People convicted of crimes of domestic violence are often prohibited from interacting with their victims via domestic violence no-contact orders. Thus, if a person subject to a no-contact order subsequently contacts the victim, it may result in additional criminal charges. While a no-contact order must be valid to be enforceable, there are specific parameters for objecting to an order as improper. The failure to comply with the correct procedural process can result in the waiver of rights, as demonstrated in a recent Washington ruling. If you are accused of violating a no-contact order or committing another crime of domestic violence, it is advisable to meet with a Washington domestic violence defense attorney to assess your options.
The Defendant’s Alleged Violation
Allegedly, the defendant was convicted of fourth-degree assault, which was a crime of domestic violence in October 2017. The court issued a five-year domestic violence no-contact order, barring the defendant from interacting with the victim either indirectly or directly or being within 500 feet of her. The defendant continued to contact the victim regardless, however.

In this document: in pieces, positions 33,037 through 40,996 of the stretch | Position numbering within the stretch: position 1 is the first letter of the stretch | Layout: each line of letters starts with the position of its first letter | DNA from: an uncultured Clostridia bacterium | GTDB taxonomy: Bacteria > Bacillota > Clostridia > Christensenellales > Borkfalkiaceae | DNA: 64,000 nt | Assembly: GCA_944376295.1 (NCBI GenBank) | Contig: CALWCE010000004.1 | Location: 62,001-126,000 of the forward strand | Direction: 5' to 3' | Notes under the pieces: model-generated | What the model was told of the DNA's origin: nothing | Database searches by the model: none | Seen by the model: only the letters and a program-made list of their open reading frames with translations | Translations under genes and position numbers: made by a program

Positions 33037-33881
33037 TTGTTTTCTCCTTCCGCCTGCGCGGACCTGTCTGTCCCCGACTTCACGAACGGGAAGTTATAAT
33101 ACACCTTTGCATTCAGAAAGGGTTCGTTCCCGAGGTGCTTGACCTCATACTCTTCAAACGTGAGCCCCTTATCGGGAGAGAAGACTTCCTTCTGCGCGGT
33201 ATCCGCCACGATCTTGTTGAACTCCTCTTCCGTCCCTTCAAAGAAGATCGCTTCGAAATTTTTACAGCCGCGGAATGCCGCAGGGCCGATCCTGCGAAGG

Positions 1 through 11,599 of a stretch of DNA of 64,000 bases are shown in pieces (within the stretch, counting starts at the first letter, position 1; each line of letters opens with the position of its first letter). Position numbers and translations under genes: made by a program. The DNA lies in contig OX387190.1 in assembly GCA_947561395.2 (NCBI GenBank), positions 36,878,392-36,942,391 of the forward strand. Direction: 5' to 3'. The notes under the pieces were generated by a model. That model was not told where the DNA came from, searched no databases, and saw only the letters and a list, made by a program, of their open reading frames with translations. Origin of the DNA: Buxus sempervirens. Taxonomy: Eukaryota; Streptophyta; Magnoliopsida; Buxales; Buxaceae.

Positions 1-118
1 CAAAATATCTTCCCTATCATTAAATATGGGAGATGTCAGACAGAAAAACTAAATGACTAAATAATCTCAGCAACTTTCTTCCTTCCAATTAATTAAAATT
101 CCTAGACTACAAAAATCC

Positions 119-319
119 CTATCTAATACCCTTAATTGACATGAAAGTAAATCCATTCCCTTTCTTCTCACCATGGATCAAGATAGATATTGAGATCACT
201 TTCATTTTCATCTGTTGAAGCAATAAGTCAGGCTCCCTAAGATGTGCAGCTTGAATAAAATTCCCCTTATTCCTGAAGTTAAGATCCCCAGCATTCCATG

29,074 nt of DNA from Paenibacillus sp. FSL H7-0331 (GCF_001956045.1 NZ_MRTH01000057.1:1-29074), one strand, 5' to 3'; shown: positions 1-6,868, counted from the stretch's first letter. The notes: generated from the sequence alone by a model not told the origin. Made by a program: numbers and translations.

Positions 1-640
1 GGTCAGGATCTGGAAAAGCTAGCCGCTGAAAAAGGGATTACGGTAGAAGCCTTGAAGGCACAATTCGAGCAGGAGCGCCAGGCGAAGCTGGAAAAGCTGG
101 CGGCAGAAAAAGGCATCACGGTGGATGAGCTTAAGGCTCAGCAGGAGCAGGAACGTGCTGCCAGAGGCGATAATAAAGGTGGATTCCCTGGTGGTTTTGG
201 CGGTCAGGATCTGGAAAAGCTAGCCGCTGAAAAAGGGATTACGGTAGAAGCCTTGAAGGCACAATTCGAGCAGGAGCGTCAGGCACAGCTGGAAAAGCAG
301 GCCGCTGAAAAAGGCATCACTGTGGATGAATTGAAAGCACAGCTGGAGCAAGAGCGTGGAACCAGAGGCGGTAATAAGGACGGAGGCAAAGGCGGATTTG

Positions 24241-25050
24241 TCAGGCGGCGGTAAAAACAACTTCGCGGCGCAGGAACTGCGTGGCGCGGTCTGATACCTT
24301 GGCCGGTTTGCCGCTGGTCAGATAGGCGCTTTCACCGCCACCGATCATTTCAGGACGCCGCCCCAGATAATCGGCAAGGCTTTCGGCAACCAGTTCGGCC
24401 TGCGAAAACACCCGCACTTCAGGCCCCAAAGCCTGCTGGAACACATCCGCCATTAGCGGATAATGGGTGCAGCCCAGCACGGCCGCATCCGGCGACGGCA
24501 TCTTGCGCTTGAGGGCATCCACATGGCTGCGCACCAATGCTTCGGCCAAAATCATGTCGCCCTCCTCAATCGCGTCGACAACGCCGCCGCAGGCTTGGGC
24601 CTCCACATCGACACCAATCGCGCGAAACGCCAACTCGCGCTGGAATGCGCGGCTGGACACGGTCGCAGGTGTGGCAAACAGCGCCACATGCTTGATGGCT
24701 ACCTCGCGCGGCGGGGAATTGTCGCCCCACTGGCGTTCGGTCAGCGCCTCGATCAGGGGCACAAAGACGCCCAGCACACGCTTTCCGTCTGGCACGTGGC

It is reported that in January 2018 and March 2018, incidents occurred in which the defendant assaulted the victim. During the second incident, he took her purse as well. He was subsequently charged with two felony violations of the domestic violence no-contact order and robbery. Following a trial, the jury convicted the defendant, and he was sentenced to five years in prison. He then appealed, arguing in part that the no-contact order was invalid.